Language and Literature
‘We did not adopt but adapt Hangeul’: The Cia-Cia’s Ongoing Challenges and Expanding Potential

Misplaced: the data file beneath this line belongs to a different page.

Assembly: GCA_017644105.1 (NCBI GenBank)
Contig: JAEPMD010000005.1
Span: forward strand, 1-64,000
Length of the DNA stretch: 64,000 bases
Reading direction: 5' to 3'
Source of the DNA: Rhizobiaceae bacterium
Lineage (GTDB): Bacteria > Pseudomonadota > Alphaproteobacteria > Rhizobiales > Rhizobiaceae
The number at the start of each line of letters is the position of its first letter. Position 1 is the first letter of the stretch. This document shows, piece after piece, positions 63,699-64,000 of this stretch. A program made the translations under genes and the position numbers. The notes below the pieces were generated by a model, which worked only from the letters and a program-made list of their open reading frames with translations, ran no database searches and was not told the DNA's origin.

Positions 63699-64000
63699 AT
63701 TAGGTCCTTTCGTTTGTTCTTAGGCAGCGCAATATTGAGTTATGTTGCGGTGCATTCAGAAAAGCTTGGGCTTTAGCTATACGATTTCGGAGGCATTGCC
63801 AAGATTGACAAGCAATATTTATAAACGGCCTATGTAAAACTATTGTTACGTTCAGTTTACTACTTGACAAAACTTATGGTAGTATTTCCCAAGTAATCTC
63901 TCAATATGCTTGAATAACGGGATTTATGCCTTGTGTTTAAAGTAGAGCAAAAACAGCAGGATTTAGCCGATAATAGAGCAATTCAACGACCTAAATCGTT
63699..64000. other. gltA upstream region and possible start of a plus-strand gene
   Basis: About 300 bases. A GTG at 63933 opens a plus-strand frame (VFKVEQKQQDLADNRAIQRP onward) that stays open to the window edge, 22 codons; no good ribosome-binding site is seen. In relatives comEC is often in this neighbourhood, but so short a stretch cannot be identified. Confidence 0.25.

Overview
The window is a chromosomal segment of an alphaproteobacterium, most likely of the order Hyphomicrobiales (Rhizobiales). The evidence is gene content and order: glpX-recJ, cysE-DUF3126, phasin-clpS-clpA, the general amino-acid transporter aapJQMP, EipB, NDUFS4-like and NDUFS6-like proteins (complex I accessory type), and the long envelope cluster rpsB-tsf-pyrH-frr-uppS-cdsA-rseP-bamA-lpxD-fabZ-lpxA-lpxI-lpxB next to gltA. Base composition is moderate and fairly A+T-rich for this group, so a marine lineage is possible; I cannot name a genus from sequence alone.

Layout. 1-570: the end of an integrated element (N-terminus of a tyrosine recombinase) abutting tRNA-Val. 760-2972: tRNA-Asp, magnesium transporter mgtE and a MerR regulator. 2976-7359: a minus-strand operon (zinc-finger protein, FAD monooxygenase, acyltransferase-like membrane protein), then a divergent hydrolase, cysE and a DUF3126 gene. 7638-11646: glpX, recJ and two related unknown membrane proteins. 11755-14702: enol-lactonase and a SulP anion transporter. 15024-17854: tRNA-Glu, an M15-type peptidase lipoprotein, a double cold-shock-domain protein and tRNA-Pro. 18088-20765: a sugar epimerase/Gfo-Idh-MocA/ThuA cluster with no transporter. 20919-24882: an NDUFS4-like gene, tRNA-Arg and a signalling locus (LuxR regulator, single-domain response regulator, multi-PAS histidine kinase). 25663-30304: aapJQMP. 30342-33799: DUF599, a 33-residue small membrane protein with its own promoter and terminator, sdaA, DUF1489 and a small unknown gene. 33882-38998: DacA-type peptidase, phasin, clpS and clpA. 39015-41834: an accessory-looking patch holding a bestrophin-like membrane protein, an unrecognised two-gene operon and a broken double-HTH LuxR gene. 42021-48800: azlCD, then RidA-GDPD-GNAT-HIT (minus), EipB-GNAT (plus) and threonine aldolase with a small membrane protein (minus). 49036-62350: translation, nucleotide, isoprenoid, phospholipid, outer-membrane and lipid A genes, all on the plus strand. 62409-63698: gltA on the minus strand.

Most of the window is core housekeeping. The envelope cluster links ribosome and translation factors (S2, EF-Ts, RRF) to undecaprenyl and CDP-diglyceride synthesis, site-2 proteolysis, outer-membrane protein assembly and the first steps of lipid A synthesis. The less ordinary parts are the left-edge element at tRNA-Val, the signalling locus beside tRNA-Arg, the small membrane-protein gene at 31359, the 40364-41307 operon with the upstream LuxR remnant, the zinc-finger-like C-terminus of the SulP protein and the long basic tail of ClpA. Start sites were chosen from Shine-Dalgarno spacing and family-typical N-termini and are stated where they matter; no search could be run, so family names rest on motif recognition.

The Republic of Indonesia is one of the most diverse countries in the world in terms of its numerous ethnic groups, languages and cultures. The country officially recognizes Indonesian as its national language and meanwhile encourages ethnic languages as a part of local cultures under the national motto, “Bhinneka Tunggal Ika (Unity in Diversity)”. Nonetheless, it is true that many of Indonesia’s ethnic languages had been extinct, threatened and endangered, which means some ethnic minority groups are facing a crisis of losing their mother tongues. In the context of these linguistic issues between National language and ethnic languages in Indonesia, this study looks into an ethnic minority group called the “Cia-Cia Laporo” (hereafter “the Cia-Cia”) living in Southeast Sulawesi. The Cia-Cia is well known as a new “Hangeul” (a Korean alphabet) adopter, who is currently using the writing system as a script for its ethnic language, “Cia-Cian”. The Cia-Cia: Hangeul education marks the 10th anniversary in July 2019. In light of language education in contemporary Indonesia, the paper aims to examine how the Cia-Cia challenge to preserve their ethnic language by using Cia-Cia: Hangeul and also to provide findings from the author’s analysis of the fieldwork carried out in 2012, 2015 and 2017, specifically focusing on the Cia-Cia’s autonomous refining process on the writing system derived from Hangeul.